Banking sources say that hopes of saving Stanhope, which is labouring under a mountain of debt, are receding fast. However, Stuart Lipton, chief executive, may still be able to pull off a surprise rescue deal with one of three parties he says are interested in joining in a restructuring of the company.
Amid the gloom, Stanhope's shares have fallen from 24p to 19p, their lowest for the year, in the past two weeks. They have been as high as 50p this year.
News that Mr Kershaw has sold most of his shareholding is bound to worry property watchers. He was one of Mr Lipton's close allies during Stanhope's spectacular rise, which included the high-profile development of the Broadgate Centre in the City of London.
He resigned in October 1992, as the full blast of the property slump hit the company. He has since moved to Kuala Lumpur, the capital of Malaysia, where he is involved in property development.
Last week, Mr Kershaw visited Stanhope's London offices. 'He knows nothing about what is going on here,' Mr Lipton said last week. 'He was selling shares before he came in to the office.'
Mr Kershaw has sold 200,000 shares in Stanhope over the past two weeks.
Meanwhile, Mr Lipton confirmed that his company was in talks with its bankers and he, at least, sounded confident about the outcome. 'We are continuing negotiations with our banks, and we are talking to a number of interested parties, including British Land, about a possible restructuring,' he said. He declined to name the other parties.
All options are being considered in the crunch talks, including the sale of a number of peripheral operations and raising more cash from outside investors. However, many in the City say that receivers could be called in within the next few weeks.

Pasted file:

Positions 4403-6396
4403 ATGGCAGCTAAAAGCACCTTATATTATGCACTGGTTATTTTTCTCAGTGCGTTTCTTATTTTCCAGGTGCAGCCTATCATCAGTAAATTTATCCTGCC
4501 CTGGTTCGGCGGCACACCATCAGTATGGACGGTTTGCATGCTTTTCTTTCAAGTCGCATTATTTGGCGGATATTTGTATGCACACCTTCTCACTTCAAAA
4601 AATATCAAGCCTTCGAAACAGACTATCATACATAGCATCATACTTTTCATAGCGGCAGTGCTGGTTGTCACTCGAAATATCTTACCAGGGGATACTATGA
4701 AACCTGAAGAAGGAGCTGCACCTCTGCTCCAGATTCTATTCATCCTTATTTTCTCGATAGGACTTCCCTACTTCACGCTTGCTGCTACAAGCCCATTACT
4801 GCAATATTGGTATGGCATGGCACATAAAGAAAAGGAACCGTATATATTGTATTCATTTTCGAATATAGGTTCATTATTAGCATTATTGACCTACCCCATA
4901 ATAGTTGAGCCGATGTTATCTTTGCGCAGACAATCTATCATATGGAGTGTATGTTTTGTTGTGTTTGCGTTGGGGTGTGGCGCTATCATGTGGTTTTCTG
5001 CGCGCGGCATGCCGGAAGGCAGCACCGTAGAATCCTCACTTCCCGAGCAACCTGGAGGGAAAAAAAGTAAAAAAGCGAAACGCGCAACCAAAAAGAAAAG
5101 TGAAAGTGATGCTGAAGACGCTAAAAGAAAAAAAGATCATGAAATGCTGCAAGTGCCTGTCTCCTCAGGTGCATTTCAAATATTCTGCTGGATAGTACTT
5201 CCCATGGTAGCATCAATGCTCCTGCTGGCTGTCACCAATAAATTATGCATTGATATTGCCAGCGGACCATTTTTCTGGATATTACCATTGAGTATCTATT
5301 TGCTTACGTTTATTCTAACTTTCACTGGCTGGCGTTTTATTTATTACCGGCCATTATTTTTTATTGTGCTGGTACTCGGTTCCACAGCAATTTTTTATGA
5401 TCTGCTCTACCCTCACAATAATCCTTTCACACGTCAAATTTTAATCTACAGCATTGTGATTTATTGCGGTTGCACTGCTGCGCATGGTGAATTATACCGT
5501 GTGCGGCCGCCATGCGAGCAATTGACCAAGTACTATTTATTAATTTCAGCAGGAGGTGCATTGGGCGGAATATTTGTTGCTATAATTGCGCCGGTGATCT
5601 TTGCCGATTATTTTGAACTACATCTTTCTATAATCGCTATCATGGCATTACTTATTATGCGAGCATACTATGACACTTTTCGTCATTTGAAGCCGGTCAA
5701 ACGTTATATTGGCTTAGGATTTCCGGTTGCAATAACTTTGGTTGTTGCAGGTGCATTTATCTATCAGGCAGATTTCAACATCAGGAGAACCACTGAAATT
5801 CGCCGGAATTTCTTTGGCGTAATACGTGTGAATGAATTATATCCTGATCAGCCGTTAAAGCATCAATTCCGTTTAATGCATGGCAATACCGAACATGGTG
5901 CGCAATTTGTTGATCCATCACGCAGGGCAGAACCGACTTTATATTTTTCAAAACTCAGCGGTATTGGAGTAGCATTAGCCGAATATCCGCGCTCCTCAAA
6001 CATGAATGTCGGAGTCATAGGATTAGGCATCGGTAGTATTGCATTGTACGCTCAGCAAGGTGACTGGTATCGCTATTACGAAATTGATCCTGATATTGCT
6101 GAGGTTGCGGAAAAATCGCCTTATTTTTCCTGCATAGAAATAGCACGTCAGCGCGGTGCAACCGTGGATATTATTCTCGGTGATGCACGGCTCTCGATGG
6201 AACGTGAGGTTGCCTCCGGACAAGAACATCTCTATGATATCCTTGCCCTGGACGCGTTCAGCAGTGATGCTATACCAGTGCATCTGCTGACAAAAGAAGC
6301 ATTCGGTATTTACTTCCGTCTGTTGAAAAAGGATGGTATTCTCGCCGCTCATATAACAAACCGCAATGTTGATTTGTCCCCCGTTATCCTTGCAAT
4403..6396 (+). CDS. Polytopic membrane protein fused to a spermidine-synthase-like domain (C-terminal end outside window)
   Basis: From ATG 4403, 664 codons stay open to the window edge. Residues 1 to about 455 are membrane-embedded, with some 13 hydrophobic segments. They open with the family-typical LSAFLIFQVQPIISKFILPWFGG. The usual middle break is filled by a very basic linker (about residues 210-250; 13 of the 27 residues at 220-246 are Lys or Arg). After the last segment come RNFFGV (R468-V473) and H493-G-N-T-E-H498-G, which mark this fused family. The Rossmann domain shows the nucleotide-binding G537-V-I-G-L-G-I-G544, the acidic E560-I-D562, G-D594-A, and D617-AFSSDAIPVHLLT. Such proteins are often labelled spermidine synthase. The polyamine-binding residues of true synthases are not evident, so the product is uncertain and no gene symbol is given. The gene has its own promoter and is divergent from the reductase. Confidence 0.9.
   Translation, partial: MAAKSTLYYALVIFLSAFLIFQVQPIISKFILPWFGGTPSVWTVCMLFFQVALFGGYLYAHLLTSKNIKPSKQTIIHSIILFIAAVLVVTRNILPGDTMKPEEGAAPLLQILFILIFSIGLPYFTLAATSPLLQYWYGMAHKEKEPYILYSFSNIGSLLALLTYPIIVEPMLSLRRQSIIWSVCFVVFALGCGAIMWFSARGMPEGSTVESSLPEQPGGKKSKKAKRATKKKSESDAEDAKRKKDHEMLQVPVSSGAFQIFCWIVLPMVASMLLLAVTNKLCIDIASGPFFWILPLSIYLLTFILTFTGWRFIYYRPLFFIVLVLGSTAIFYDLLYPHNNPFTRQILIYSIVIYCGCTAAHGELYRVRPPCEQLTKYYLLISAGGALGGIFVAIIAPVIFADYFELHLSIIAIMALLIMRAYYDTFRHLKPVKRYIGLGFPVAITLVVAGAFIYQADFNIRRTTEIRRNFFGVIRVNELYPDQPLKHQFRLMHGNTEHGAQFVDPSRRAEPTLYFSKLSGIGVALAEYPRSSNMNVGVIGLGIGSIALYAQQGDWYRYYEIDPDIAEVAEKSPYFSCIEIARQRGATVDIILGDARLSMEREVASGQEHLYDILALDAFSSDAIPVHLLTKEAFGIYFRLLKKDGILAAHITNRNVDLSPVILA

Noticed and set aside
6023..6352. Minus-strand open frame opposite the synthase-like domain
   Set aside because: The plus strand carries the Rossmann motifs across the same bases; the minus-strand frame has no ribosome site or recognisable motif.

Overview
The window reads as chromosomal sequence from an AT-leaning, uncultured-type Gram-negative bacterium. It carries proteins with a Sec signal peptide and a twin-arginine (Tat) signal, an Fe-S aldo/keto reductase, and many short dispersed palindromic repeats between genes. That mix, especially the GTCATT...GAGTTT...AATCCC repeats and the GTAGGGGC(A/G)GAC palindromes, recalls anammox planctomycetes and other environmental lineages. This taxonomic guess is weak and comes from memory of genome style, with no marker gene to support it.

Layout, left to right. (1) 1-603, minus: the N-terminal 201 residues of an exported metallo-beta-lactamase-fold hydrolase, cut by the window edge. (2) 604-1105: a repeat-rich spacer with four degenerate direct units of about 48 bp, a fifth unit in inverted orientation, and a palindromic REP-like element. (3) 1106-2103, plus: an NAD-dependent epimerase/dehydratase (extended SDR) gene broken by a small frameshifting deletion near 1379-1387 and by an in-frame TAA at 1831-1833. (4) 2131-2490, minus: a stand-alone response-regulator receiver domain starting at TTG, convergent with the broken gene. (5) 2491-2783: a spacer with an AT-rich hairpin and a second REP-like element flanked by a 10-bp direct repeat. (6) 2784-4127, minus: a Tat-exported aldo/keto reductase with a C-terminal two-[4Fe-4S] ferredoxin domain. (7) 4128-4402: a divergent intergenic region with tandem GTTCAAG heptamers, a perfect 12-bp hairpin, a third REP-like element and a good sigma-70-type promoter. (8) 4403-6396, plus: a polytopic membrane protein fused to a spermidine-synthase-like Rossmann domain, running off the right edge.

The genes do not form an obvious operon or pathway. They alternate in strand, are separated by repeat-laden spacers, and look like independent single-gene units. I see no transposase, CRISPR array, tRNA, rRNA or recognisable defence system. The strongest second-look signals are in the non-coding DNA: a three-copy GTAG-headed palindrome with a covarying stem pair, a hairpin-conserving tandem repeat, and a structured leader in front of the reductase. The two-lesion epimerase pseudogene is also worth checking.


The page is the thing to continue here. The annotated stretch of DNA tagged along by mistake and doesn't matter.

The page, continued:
Stanhope was refinanced in January 1993, when its bankers agreed new loans that come up for renewal in December 1996. But they are subject to continuing compliance with specified covenants and - crucially - to review by the banks at the end of this year and next. The banking consortium is headed by Barclays, and its merchant bank adviser is Schroders.
Any move to wind up Stanhope would be a sad end for Mr Lipton, who is seen as one of Britain's most talented and visionary property developers. His company was caught out by the severity of the recent property crash, leaving it with debts of around pounds 130m.
One hope is that John Ritblat, who runs British Land and owns a 29 per cent stake in Stanhope, could ride to the rescue and buy the company. Mr Ritblat paid around pounds 5m for his stake, although Mr Lipton tried to block it going to him with an unsuccessful court action.
The gravity of Stanhope's current situation has caught some property watchers in the City off-guard. Many thought that the worst was over and have expected institutions to put up more cash under the terms of a project codenamed 'Operation Phoenix'. Some insiders, however, say this plan appears to have collapsed and leading banks in the consortium are worried that while property prices and rentals are recovering, Stanhope will still struggle to repay the loans.
There were rumours a few months ago that a large chunk of Stanhope debt had changed hands in the secondary market for a price of only 30p in the pound, which confirmed the mood of pessimism in the City.
Stanhope still hopes to persuade its bankers that it can reduce costs by selling its interior- fitting operation. But, although big contractors such as Bovis and Taylor Woodrow might buy the business, it would not fetch enough to cut Stanhope's debts significantly.
If Mr Lipton, who still owns a large shareholding, can find a buyer for the rest of the business, he may still be able to get out with more than pounds 2m in his pocket. But there is a growing feeling that he may have missed his chance.
'We have reached the end of the line for Stanhope. It is difficult to see how they can survive in their current shape, and they may not survive at all,' said a property source close to the talks. He added: 'But Stuart could still pull a rabbit out of the bag.'
Stanhope, together with Rosehaugh, which is in receivership, owns Broadgate, one of London's most prestigious office complexes. It also owns a number of other high quality properties. However, British Land is believed to be interested only in buying the Broadgate properties.
Mr Lipton has the difficult task of trying to balance the interests of the company's bankers and shareholders.
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